Phobias are a thing of macabre interest, but rational fears are all too real. Naming that fear has become a bit of a quiz favourite over the years and as time goes on we seem to be engulfed in phobias representing every part of everyday life. Hollywood movies have depicted our darkest fears in graphic detail with Arachnophobia, The Birds and more recently Coulrophobia, causing a widespread movement of street invading clowns.
There is however a more intrusive, all too real fear, one that silently paralyses and hampers our ambitions and desires. The fear of failure, the fear of success and the fear of change. Finding a goal that is bigger than our fear is tantamount to success but how do we get over the fear in the first place?
The human instinct is built to cope with fearful situations and if faced with intense threat the human system goes into what’s called fight or flight mode. Either stay and fight or flee. This psychological state is beyond our control and until put upon we have no way of knowing which mode we will choose.
Are Fear and Anxiety the Same Thing
The experts depict a distinct difference in bodily reactions to a fear and an anxiety- “The sudden re-arrangement of your guts when an intruder holds a knife to your back (fear), is different from the mild nausea, dizziness and butterflies in your stomach as you’re about to make a difficult phone call (anxiety).” For most of us though, this is irrelevant as however fear manifests itself it still manages to impeded progressions of:
- Self improvement
Identifying Symptoms of Fear
Don’t’ be fooled into thinking it’s a weakness. Everybody, and I mean everybody, has fears, the most important thing to note is that it’s how you deal with fear that sets the achievers apart from the ‘if only’s.’
Fear can have an astounding effect on the body including:
- Quickening heartbeat
- Faster breathing
- Churning stomach
- Loose bowel feeling
- Loss of appetite
So it’s important to recognise that these symptoms are perfectly normal and that the rational fear of an everyday event doesn’t escalate into something deeper and more difficult to handle.
Dealing with Fear
The world of psychology since time began has promoted the art of ‘facing your fears’ and research shows that by constantly dodging a fearful situation or task, the fear multiplies.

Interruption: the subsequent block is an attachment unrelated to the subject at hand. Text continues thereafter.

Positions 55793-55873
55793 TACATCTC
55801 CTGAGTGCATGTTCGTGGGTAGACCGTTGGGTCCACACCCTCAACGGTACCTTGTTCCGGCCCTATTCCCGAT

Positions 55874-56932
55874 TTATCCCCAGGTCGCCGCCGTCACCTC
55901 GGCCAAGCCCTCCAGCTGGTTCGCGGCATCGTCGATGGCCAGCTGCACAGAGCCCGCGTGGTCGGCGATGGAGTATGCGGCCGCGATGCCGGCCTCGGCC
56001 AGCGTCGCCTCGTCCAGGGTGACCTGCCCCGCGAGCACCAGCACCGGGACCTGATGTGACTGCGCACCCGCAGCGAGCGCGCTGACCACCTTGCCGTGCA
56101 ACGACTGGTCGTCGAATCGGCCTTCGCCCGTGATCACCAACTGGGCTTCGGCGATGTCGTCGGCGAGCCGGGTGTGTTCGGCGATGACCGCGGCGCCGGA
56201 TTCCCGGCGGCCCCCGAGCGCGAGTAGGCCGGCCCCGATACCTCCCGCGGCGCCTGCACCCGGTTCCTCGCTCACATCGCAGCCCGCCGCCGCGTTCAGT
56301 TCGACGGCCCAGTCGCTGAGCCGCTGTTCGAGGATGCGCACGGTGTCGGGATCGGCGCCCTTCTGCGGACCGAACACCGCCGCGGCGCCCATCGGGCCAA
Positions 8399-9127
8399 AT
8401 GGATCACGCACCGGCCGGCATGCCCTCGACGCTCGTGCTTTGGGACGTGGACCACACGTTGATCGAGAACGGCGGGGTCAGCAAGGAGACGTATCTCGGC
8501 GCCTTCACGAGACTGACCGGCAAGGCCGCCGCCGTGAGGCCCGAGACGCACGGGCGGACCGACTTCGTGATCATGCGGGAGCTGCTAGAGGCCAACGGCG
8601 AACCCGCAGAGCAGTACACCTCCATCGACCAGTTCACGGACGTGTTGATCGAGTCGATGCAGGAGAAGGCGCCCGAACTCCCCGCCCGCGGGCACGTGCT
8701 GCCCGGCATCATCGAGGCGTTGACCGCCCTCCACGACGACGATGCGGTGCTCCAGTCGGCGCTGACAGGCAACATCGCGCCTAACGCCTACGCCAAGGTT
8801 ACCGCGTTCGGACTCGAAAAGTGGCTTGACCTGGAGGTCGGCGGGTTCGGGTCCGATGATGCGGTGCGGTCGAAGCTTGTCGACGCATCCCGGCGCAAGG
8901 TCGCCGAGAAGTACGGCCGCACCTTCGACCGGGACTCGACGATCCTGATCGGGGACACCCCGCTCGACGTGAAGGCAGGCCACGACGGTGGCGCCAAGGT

The first time you make a difficult sales call will be the hardest, by the time you have made 10 similar calls you will be wondering what on earth it was you were afraid of.
It’s also worth remembering that when we are afraid of some things that are either new or are alien to us and they go horribly wrong the first few times- it’s a question of analysing what went wrong and working out how to improve it. See it as a challenge, a learning curve and not a fear.
There are many lifestyle changes that you can employ that can help with fears; healthy diet, exercise and relaxation techniques. There are also lots of websites, books and audios that give advice and tips and tricks for dealing with fears, one of which is my own vlog– ‘Eat the frog’. By going rhino on a task and jumping the biggest hurdle first, the rest of the race will surely be a doddle.
As important as it is to face these fears, it’s just as important to recognise the triggers. By acknowledging your fear, recognising the trigger you can prepare yourself mentally for that stomach churning, discombobulating moment when the fear hits. These fears will not go away unaided, don’t let them hold you hostage forever.
So, remember your goal, plant your feet firmly and say to yourself “come on fear, let’s dance”.
For a look at first impressions, perfecting that handshake and identifying your WHY, delve into davidhyner.com
Images by Vic, WerbeFabrik,